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ICCT study: China domestic low-carbon marine fuel regulation needed by 2030

01 Jul 2022

An International Council on Clean Transportation (ICCT) working paper published in June 2022 found it was essential for China’s coastal shipping sector to implement low-carbon marine fuel regulations no later than 2030 – in order for the country to meet its 2060 carbon neutrality goal.

To date, the world is still waiting to learn what “carbon neutralization” means for China, and what an action plan for reaching this target by 2060 will look like. 

The ICCT paper takes a first look at China’s domestic coastal shipping sector and provides recommendations for actionable long-term decarbonisation pathways designed to avoid exceeding its current share of transportation-sector CO2.

If low-carbon marine fuel regulations are delayed until 2046 after expiration of mandatory energy efficiency standards, the required rate of fuel carbon intensity reduction would be dauntingly high for the industry, said the report. 

This was one of the key findings of the study in the working paper Decarbonizing China’s coastal shipping: The role of fuel efficiency and low-carbon fuels, which was written by authors Xiaoli Mao and Zhihang Meng. 

Using 2019 CO2 emissions, energy consumption and activities as a baseline for the report, the authors projected those out to 2060 for a 2°C-aligned scenario, 1.5°C-aligned scenario and business as usual future.

ICCT study: China domestic low-carbon marine fuel regulation needed by 2030

“We considered two broad categories of policy actions in addition to adopted policies to reach the goals of 2°C-aligned and 1.5°C-aligned scenarios: improving energy efficiency and reducing the carbon intensity of shipping fuel,” said the authors in the report. 

“Finally, because fuel carbon intensity regulations (or low-carbon fuel regulations) are crucial to decarbonising the shipping industry and are currently less mature and more costly than energy efficiency improvements, we considered two different implementation schedules for each of the 2°C-aligned and 1.5°C-aligned scenarios, while keeping their targets intact.”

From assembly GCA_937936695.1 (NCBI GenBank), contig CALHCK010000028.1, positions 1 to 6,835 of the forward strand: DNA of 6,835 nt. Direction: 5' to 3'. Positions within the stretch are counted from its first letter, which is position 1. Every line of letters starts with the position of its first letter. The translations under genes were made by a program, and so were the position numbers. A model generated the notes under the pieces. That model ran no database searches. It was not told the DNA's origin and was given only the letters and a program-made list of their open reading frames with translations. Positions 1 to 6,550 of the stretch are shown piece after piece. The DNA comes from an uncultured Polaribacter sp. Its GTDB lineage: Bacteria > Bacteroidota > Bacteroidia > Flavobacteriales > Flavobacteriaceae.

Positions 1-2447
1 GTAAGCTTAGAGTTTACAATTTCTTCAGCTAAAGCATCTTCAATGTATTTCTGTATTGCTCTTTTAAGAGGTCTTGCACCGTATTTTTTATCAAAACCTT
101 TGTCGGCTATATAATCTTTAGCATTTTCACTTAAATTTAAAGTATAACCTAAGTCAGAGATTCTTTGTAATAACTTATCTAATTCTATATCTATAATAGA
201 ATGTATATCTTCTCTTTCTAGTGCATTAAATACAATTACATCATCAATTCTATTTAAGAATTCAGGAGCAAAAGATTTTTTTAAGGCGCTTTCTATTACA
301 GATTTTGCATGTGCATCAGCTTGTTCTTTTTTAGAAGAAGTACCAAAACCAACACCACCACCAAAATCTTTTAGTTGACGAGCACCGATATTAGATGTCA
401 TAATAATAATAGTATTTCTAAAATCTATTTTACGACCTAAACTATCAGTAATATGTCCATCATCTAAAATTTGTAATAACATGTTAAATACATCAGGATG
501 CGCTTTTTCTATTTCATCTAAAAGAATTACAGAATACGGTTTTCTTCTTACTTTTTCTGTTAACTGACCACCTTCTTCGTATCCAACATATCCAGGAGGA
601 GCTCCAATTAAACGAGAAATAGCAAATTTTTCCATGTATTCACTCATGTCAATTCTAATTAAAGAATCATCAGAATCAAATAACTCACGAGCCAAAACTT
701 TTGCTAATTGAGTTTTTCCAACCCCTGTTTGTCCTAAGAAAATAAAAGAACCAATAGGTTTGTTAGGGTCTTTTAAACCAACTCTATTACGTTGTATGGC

ICCT study: China domestic low-carbon marine fuel regulation needed by 2030

In 2019, China’s coastal shipping sector emitted about 45 million tonnes of CO2, or roughly 4.5% of total CO2 emissions from China’s transportation sector. 

“With no additional policies, CO2 emissions from China’s domestic coastal shipping would more than triple to more than 162 million tonnes in 2060,” said the report on another finding. 

With the help of mandatory energy efficiency standards as well as low-carbon fuel regulations, CO2 emissions from China’s domestic coastal shipping could peak by 2040 and fall significantly by 2060. 

As such the report proposed two possible pathways for achieving this:

  • With mandatory energy efficiency standards tightened every five years between 2025 and 2045 for newbuild ships, and with low-carbon fuel regulations slowly phasing in from 2030, CO2 emissions could peak by 2040 and decrease by 56% in 2060 relative to the 2019 baseline, which is aligned with the 2°C-target set for the transportation sector in the ICCSD report. The average carbon intensity of the fleet could fall by 79% relative to the 2019 baseline.
  • With more stringent mandatory energy efficiency standards to be implemented between 2025 and 2045, and with low-carbon fuel regulations phasing in five years earlier (beginning in 2025), CO2 emissions could peak by 2035 and decrease by 83% in 2060 relative to the 2019 baseline, which is aligned with the 1.5°C-target set for the transportation sector in the ICCSD report. The average carbon intensity of the fleet could fall by 92% relative to the 2019 baseline.

The authors noted that their model will need to be recalibrated to see if the proposed measures will be sufficient to put industry on the track to true decarbonisation, once the official action plan to reach the sector’s 2060 target is announced. 

“Although we highlighted the importance of low-carbon fuel regulations, we did not analyze the availability or cost of low carbon marine fuels in China. 

“Future work will be needed to understand the marine fuel market in China, to develop certification standards for low-carbon marine fuels, to analyze the cost of developing a fuel supply chain for them, and to identify policy options to promote first movers,” they said. 

The full working paper Decarbonizing China’s coastal shipping: The role of fuel efficiency and low-carbon fuels can be downloaded from the ICCT website here.

 

Photo credit: International Council on Clean Transportation (ICCT)
Published: 1 July, 2022

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